Monday, December 03, 2007

The Great Sourdough Experiment: Day 1

optimistic on day one -
holding my soon-to-be seed culture

The Great Sourdough Experiment (aka TGSE) was inspired by a comment by Jess, one of my readers, who asked if I had any experience making sourdough. I don't, but I should. This is no small task. It will take a minimum of seven days to make all the elements: seed culture, then barm, then sourdough starter, then bread. The main task is to capture wild yeast from the air and foster special bacterial activitiy in your dough starter over several days, then use this tasty goo to make your bread taste really good.

my not-so-short-hand schedule on the left, recipe on the right

I'm going to blog daily during this experiment. I'm already discouraged because my results do not match the Day One recipe instructions in The Bread Baker's Apprentice. I'm supposed to mix 1 cup flour with 3/4 water into a stiff ball of dough. I don't know how this is possible. Mine is merely a thick paste. It seems that some of the BBA recipes have typos or are poorly tested. The background info is always good, but occasionally I run across something in the actual recipe that seem quite incorrect. I checked Mr. Reinhart's other book Crust and Crumb to see if the flour/water ratio is similar and it was, but it described the dough as a smooth sponge??? I checked other sourdough starter recipes on the web and many used a similar ratio. With so much water, how could it possibly be stiff. I'm going to continue despite this and hope for the best. I did find this correction for the BBA sourdough starter that might be helpful. I've also sent an email to the recipe testers to see if I'm crazy. I wonder if they'll respond.

fresh ground rye flour - I feel so special

Another other fun thing happened on day one. I'm supposed to start with rye flour, but the health food store I went to (Vital Punkt) only had whole rye grain. But no problem; they simply ground up the grain for me. So cool and so fresh! I might start doing this with other grains. I've also heard that some people use coffee grinders to grind small quantities of grain. Hmm.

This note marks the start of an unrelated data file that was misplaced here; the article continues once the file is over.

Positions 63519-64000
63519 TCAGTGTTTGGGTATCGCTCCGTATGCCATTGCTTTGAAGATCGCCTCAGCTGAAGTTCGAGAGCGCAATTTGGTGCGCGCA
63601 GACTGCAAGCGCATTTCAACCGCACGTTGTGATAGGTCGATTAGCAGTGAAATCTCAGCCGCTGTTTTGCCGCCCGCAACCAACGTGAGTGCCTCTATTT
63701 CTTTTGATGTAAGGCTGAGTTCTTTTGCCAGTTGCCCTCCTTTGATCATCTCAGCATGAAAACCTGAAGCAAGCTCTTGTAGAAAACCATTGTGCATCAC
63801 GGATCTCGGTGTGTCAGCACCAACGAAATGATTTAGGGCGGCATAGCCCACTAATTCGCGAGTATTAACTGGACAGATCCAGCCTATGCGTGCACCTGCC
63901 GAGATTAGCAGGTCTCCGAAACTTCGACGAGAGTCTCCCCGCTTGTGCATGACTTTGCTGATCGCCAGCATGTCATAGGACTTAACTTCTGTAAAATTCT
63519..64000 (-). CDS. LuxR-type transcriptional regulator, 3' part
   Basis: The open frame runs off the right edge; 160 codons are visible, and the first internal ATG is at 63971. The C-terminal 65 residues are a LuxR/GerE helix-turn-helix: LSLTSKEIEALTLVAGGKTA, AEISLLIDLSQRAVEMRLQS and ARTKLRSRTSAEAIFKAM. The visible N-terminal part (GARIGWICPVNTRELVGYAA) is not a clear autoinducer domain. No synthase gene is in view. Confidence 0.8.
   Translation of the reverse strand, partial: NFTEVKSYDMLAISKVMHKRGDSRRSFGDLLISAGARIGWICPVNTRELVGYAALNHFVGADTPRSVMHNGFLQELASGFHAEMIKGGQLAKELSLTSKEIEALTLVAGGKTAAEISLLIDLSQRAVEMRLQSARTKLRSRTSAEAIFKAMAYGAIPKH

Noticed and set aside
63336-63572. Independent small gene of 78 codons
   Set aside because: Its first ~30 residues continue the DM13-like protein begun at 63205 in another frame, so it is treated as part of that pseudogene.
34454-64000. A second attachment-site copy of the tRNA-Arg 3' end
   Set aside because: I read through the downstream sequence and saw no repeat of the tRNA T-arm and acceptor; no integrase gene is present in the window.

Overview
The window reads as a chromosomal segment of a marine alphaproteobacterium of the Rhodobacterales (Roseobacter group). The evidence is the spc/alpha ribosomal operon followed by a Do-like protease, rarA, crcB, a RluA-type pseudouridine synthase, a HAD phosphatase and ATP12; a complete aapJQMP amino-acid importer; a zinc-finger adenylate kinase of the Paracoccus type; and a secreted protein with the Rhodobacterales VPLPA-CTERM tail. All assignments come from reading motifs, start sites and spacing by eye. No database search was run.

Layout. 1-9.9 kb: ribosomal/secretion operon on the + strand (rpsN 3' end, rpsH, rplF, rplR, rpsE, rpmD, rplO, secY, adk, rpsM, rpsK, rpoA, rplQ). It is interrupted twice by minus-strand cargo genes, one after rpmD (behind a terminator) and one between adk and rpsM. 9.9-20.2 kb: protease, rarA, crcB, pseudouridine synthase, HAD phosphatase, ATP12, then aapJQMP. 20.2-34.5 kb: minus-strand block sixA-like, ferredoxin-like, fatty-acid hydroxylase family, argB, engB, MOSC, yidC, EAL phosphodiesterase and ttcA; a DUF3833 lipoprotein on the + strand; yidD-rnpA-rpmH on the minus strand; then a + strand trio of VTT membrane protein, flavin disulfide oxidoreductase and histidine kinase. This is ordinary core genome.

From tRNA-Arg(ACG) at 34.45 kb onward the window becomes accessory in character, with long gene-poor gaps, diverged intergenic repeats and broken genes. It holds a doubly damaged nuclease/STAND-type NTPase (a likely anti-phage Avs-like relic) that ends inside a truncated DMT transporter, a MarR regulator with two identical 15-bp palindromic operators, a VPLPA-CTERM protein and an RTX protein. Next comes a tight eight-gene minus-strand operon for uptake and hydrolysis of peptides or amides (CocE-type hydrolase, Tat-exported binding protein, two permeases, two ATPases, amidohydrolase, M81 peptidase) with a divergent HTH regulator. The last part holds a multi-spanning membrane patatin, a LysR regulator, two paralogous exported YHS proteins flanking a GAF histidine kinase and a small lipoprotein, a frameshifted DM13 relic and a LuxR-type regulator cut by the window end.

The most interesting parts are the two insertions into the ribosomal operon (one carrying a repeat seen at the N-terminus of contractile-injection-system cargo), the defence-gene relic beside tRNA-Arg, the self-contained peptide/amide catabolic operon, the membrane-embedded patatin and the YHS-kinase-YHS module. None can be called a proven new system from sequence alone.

Jess said...

Ooo I'm excited to see if it works out for you. I already made a starter that i think is alive because it is really bubbly, but I'm going to try to keep it alive till you make your bread. I made my starter my using whole wheat flour and adding more every 24 hours with warm water. after seven days of doing this i fed it bread flour and warm water and the next morning it was twice the size and all bubbly, plus it smelled like sourdough stuff. When i started out, mine was also like thick pancake batter, but after the seven days of little bubbles it turned into an alive growing monster (with the addition of the bread flour)!! I found out doing this way somewhere on the internet because the way they did it in the bread bible looked really confusing. Best of luck! Il be excited to see the results!

Aluwicious said...

Who are you? Some kind of WonderWoman?

Astrid said...

Cool! I've been wanting to try this too, but decided to save this as a project for the new year! I'll follow your experimentation with lots of interest.

Janet said...

Hi Tanya, I have attempted to make a sourdough yesterday, it's working, too well. after 2 hours, it already rised and bubbled too much that it overflowed. I should have used a bigger bottle. I saw your Bread Banettone Basket, can I ask when can I get it? I went to Globus Basel today and found one but I am hoping to find a nicer one. Can you take off that cloth to wash it? Also how and where I can buy the Pizza stone? I tried but they will not ship to CH.

Have you read the book DOUGH by Richard Bertinet? His technique of making bread makes it more simple and saved a lot of energy kneading. The dvd that comes with the book is fantastic and makes it much easier to understand.

Kind regards

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